Even today, whether it’s by loss, theft, or fire, having your laptop—along with your irreplaceable files—abruptly vanish is something that few of us would like to contemplate. The obvious solution is to protect your data. then stash it somewhere safe—like on a portable hard drive.
For all its computational wonder, the first gigabyte hard drive wasn’t what you’d call portable—the 1980 JIB 3380 clocked in at 550 pounds.
But hard drives are one of the fastest evolving technologies, with capacity doubling every year or two. The granddaddy of the device is Rey Johnson, who was put in charge of a West Coast IBM unit in 1952, a time when the common belief was that 17 or 18 computers would be all the market could bear.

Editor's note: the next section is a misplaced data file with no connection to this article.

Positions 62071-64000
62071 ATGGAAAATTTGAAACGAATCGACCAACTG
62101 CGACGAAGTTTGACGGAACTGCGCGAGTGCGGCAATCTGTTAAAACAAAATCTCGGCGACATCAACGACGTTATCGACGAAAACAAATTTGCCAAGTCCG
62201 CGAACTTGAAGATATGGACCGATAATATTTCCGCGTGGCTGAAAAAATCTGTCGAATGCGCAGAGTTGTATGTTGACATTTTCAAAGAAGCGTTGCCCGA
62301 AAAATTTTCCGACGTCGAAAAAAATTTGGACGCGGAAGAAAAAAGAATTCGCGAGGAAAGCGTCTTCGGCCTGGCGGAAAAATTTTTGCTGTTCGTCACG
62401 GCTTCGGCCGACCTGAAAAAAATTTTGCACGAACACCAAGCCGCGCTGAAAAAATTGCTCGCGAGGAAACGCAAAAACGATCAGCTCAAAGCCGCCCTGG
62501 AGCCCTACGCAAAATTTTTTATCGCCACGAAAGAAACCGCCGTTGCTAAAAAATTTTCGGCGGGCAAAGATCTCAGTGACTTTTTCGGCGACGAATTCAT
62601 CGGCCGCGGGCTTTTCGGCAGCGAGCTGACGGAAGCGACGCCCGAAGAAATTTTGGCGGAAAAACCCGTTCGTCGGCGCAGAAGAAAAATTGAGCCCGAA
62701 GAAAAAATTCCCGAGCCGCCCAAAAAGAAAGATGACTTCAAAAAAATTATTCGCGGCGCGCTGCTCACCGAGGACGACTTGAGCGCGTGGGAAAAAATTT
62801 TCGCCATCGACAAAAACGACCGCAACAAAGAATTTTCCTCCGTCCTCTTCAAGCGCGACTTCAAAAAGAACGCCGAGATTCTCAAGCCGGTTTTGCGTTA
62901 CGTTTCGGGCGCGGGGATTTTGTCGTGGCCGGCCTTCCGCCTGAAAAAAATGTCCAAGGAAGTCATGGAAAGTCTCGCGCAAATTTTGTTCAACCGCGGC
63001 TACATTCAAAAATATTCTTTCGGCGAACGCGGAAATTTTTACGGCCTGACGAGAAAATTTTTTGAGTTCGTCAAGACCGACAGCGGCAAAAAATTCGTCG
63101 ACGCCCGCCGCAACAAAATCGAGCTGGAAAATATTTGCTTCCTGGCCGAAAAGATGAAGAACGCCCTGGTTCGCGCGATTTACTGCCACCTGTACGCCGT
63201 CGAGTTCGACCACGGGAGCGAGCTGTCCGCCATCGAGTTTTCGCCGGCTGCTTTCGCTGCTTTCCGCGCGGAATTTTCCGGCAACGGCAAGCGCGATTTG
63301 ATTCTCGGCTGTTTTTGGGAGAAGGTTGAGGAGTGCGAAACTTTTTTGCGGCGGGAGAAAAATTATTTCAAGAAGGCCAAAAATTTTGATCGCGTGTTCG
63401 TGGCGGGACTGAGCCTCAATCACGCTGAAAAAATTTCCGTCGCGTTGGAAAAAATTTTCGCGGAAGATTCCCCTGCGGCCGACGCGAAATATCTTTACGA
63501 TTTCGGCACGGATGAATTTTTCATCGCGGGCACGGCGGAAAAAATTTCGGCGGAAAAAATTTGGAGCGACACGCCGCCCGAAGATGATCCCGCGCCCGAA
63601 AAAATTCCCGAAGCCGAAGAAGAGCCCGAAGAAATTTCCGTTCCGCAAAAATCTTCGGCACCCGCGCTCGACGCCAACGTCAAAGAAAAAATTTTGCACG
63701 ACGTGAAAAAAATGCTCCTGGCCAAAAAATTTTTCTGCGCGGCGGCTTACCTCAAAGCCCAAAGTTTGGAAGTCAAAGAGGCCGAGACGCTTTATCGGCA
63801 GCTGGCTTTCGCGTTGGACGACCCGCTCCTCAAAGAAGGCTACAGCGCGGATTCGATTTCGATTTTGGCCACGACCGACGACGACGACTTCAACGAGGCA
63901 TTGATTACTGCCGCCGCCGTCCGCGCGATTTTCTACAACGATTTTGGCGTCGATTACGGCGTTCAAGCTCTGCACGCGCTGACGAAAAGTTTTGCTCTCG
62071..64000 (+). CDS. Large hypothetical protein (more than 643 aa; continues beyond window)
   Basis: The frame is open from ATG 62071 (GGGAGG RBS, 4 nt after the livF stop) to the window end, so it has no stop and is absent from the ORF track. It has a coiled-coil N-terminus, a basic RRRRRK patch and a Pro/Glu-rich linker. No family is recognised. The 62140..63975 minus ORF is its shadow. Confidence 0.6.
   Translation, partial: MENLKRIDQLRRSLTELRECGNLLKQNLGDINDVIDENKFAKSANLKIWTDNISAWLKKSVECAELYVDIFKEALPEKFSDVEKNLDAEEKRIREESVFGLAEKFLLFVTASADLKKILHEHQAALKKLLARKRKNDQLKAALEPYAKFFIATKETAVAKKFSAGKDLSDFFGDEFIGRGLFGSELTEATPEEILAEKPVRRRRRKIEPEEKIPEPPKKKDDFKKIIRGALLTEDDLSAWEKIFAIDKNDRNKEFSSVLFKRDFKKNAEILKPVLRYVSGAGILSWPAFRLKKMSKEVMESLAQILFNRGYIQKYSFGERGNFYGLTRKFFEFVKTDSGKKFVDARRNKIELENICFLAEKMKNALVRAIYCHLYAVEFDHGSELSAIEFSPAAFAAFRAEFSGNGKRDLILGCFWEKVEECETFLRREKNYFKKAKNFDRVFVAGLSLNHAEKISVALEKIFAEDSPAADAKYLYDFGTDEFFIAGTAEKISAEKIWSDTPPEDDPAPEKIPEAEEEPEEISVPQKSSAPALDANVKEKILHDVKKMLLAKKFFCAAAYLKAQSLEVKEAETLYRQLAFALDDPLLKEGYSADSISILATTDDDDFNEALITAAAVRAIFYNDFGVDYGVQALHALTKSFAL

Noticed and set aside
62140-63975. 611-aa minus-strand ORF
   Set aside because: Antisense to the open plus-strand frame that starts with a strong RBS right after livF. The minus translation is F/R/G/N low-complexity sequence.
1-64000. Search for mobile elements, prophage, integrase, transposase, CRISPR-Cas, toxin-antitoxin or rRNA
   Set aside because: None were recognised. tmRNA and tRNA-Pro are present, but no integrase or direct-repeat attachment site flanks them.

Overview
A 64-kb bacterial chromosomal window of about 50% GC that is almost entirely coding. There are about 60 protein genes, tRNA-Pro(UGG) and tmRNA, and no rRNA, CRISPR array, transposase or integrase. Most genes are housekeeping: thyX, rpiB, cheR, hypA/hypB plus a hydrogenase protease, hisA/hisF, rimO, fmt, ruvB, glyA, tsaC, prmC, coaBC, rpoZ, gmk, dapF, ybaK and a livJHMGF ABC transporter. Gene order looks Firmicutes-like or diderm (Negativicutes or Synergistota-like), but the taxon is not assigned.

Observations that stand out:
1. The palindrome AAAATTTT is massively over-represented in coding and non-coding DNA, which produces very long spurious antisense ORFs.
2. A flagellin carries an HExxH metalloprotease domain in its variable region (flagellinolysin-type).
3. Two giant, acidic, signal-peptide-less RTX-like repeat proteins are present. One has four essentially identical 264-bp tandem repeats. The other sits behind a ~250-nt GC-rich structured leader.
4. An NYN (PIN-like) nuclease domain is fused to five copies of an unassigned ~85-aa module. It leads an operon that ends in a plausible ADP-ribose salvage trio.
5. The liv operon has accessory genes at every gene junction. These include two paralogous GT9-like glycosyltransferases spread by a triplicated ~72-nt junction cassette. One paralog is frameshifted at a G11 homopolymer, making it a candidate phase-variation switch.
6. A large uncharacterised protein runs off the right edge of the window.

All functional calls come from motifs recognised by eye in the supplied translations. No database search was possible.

Developing a magnetic storage machine was among his crew’s first challenges (others included creating a non impact printer and a test-scoring machine).
Enter the IBM 2311 in 1964, which could store 7.25 megabytes on a removable disk pack. Like its predecessors, it was far bigger than what we would consider a disk drive today. But unlike the others before it, this offered an electrical connection, making it possible to plug in to different computers.